(48) Id. at 12.

(49) Id. at 11.

(50) See id. at 14; see also Brian J. Glenn, Conservatives and American Political Development, 125 POL. SCI. Q. 611, 634 (2011) ("[T]he standard narrative of most stories of modern conservatism--oddly enough, especially when written by liberals--ended with conservative victory; a movement once in the wilderness had become the dominant source of policy ideas in American politics, and these ideas were carried forth by an infrastructure that dwarfed the capacities of liberals.").

(51) See generally SUSANNE SCHORPP ET AL., WHAT RIGHTS IN THE "RIGHTS REVOLUTION"?: ANALYZING CRIMINAL AND OTHER CIVIL RIGHTS CASES SEPARATELY 24 (2008) ("The suspected interplay between ideology and agenda calls for a more systematic analysis of the role of judicial preferences in rights revolutions."); Songer et al., supra note 42, at 321 ("In contrast to the support structure theory...., increases in the number of lawyers do[es] not appear to increase the proportion of rights cases heard by the Court.").

(52) See SORAUF, supra note 44, at 3.

(53) See Martin Shapiro, The Giving Reasons Requirement, in ON LAW, POLITICS, AND JUDICIALIZATION 228, 230 (Martin Shapiro & Alec Stone Sweet eds., 2002).


(55) See Vanessa Baird & Tonja Jacobi, Empirical Research on Decision-Making in the Federal Courts: Judicial Agenda Setting through Signaling and Strategic Litigant Responses, 29 WASH. U. J.L. & POLY 215, 217-19 (2009).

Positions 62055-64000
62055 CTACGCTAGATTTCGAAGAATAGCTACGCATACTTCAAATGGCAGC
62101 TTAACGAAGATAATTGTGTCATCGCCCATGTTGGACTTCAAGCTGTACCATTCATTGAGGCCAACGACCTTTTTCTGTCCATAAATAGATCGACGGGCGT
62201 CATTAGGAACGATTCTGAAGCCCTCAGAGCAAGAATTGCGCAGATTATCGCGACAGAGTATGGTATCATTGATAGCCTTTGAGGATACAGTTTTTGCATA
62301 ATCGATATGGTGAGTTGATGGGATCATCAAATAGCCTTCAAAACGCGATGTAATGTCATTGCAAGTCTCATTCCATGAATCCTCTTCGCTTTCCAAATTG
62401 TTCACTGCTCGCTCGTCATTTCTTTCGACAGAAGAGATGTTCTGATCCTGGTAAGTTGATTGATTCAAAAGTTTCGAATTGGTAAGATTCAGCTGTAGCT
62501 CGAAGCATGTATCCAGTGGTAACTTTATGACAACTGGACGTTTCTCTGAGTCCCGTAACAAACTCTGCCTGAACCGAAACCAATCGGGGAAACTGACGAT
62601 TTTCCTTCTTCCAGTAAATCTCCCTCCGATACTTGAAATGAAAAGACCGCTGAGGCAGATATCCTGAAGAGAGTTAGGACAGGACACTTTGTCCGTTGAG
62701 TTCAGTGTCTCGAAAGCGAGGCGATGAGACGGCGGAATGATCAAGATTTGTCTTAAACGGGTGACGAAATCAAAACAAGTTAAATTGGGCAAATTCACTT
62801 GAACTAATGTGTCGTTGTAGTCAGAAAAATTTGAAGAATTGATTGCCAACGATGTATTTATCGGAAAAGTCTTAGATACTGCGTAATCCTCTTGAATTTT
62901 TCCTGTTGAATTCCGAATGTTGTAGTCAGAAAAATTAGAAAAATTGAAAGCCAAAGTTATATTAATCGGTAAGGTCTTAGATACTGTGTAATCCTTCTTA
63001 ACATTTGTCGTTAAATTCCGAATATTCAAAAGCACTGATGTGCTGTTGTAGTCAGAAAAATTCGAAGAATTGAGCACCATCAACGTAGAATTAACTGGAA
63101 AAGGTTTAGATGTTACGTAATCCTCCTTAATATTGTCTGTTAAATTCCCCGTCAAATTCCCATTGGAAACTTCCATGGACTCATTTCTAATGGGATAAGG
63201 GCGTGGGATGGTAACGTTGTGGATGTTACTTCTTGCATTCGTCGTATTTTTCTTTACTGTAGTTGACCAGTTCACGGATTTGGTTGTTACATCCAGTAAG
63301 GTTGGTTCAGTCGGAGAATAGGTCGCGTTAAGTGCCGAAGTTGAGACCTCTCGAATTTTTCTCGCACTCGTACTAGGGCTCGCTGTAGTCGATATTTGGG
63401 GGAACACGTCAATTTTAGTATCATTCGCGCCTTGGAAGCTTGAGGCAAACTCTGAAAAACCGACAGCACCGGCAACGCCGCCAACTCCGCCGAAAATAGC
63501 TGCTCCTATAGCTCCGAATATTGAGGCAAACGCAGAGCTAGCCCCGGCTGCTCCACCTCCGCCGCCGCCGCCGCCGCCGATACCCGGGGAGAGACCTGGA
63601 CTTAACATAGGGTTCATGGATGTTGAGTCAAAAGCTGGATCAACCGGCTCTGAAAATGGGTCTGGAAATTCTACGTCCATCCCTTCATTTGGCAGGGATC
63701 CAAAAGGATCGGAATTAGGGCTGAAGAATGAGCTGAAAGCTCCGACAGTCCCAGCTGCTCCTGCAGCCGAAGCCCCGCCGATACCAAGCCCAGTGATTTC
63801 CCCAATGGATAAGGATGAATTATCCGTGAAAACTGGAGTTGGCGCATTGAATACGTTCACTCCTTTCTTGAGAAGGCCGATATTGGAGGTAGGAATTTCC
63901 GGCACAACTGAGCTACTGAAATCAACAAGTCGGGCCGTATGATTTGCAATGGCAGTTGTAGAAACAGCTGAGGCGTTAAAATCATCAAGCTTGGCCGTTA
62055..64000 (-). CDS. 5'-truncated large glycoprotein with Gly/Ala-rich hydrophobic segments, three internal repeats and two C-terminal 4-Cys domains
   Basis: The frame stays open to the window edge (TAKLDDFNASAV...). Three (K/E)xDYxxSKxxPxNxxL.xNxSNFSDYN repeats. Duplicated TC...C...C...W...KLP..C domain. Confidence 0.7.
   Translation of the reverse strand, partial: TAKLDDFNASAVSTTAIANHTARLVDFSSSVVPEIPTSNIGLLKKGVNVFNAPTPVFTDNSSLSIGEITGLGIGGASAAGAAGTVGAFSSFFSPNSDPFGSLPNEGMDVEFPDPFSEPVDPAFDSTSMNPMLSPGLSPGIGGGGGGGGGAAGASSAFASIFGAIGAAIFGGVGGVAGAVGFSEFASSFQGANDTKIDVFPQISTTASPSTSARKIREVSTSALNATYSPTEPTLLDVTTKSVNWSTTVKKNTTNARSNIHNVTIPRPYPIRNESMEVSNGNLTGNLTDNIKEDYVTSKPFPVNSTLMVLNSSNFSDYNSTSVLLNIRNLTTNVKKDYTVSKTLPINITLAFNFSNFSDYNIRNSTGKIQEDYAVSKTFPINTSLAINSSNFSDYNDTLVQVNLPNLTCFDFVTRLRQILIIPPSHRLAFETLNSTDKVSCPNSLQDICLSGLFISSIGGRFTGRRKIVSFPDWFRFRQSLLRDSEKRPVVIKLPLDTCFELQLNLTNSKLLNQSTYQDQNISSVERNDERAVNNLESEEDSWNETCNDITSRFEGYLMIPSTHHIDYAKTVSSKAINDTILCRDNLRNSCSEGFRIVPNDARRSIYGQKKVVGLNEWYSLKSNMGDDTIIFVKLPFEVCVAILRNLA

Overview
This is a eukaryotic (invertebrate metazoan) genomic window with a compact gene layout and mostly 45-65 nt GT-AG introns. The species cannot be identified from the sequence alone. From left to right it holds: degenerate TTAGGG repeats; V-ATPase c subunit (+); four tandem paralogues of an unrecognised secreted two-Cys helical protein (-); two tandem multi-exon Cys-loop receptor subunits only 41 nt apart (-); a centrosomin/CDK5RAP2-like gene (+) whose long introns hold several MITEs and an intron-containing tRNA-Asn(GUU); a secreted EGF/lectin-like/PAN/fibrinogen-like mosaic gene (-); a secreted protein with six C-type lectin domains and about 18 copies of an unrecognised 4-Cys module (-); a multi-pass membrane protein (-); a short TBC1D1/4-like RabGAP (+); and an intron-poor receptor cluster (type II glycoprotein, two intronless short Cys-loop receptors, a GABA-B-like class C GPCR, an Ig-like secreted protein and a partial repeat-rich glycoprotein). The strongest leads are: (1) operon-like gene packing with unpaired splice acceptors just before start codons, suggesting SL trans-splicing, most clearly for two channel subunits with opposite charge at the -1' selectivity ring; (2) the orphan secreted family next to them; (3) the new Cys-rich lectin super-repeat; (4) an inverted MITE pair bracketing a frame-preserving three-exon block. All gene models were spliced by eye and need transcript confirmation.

(56) Tonja Jacobi, The Judicial Signaling Game: How Judges Shape Their Dockets, 16 S. CT. ECON. REV. 1, 11 (2008); see Baird & Jacobi, supra note 55, at 218-19; Vanessa Baird & Tonja Jacobi, How the Dissent Becomes the Majority: Using Federalism to Transform Coalitions in the U.S. Supreme Court, 59 DUKE L.J. 183, 186 (2009).


(58) Id. at 4.

(59) See id. at 73-75, 77, 78, 81.


(61) Regents of the Univ. of Cal. v. Bakke, 438 U.S. 265 (1978).

(62) See id. at 300, 311 (citations omitted); Thomas M. Keck, From Bakke to Grutter: The Rise of Rights-Based Conservatism, in THE SUPREME COURT & AMERICAN POLITICAL DEVELOPMENT 414, 414, 415 (Ronald Kahn & Ken I. Kersch eds., 2006).

(63) EPP, supra note 35, at 21.

(64) See Jacobi, supra note 56, at 11; Baird & Jacobi, supra note 55, at 222-23.

(65) LAWRENCE, supra note 34, at 122.